adjust sectarian boundaries in ways that could create good business
Yes, sectarian division and business in today's Iraq go hand in hand.
Reuters reported that Exxon Mobil hired Jeffrey James, a former US
ambassador to Iraq (2010-12) as a "consultant". Sure, it is an example
of how post-war diplomacy and business are natural allies, but there is
more to the story.
Taking advantage of the autonomy of the Kurdistan region, the giant
multinational oil and gas corporation had struck lucrative deals that
are independent from the central government in Baghdad. The latter has
been amassing its troops near the disputed oil-rich region starting late
last year. The Kurdish government has done the same. Unable to determine
which party has the upper hand in the brewing conflict, thus future
control over oil resources, Exxon Mobile is torn: to honor its contracts
with the Kurds, or to seek perhaps more-lucrative contracts in the
south. James might have good ideas, especially when he uses his
political leverage acquired during his term as US ambassador.
The future of Iraq is being determined by various forces, and almost
none of them are composed of Iraqi nationals with a uniting vision.
Caught between bitter sectarianism, extremism, the power-hungry, wealth
amassing elites, regional power players, Western interests and a very
violent war legacy, the Iraqi people are suffering beyond the ability of
sheer political analyses or statistics to capture their anguish. The
proud nation of impressive human potential and remarkable economic
prospects has been torn to shreds.
UK-based Iraqi writer Hussein Al-alak wrote on the upcoming 10th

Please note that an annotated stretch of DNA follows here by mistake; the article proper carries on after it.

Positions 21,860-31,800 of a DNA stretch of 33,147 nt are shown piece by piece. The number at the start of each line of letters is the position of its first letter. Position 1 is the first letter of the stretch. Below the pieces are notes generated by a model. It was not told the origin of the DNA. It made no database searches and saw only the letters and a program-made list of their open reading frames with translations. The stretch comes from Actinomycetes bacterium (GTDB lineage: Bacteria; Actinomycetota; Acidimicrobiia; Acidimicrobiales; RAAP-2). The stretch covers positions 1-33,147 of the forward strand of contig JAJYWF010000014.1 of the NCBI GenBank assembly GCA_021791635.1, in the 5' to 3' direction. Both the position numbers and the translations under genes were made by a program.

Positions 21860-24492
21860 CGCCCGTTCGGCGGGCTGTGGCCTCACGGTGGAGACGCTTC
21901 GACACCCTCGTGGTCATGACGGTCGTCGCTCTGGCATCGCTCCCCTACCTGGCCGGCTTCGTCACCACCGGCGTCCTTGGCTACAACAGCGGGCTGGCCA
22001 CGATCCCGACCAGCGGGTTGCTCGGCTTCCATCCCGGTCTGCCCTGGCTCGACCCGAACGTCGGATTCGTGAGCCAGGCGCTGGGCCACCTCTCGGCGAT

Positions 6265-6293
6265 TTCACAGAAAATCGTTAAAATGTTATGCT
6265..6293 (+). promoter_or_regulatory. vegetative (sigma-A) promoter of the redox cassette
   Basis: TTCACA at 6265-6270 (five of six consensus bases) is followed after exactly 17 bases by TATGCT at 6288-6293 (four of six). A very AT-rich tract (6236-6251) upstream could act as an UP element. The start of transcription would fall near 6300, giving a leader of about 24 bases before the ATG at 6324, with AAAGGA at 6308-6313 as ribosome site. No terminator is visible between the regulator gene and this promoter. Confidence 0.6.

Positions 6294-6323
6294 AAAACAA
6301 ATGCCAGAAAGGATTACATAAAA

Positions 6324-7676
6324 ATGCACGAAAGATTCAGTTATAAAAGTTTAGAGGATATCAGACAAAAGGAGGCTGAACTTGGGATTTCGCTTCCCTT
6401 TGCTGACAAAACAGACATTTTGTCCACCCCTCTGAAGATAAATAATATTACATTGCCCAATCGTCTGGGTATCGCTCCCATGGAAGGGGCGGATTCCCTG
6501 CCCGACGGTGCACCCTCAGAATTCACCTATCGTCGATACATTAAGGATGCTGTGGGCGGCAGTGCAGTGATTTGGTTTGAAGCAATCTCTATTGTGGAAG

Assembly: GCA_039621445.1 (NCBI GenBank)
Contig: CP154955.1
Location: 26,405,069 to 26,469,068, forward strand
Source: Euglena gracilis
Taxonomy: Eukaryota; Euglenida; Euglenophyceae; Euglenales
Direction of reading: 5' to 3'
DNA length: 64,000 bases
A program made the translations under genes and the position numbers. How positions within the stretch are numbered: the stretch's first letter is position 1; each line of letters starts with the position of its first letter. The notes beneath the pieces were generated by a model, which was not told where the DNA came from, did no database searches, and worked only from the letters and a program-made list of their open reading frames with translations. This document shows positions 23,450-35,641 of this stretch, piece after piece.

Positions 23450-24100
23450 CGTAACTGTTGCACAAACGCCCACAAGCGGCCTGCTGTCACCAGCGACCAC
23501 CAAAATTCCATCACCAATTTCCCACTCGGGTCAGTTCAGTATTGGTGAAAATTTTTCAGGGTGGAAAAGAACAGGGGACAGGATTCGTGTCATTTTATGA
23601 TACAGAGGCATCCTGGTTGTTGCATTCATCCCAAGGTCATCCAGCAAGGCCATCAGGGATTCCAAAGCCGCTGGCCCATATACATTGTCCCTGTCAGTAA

anniversary of the Iraq invasion with a tribute to the country's "silent
victims", the children. According to Iraqi Ministry of Labor and Social
Affairs, he reported, there is an estimated 4.5 million children who are
now orphans, with a "shocking 70%" of them having lost their parents
since the 2003 invasion.
"From that total number, around 600,000 children are living on the
streets, without either shelter or food to survive," Al-alak wrote.
Those living in the few state-run orphanages "are currently lacking in
their most essential needs."
I still think of the kindly Iraqi man who gifted my daughter a
collection of Iraqi stories. I also think of his children. One of the
books he purchased was of Sinbad, presented in the book as a brave,
handsome child who loved adventure as much as he loved his country. No
matter how cruel his fate had been, Sinbad always returned to Iraq and
began anew, as if nothing had ever happened.
/*RamzyBaroud *(www.ramzybaroud.net) is an internationally syndicated
columnist and the editor of PalestineChronicle.com. His latest book is
/My Father was A Freedom Fighter: Gaza's Untold Story /(Pluto Press)/.
Freedom Archives 522 Valencia Street San Francisco, CA 94110 415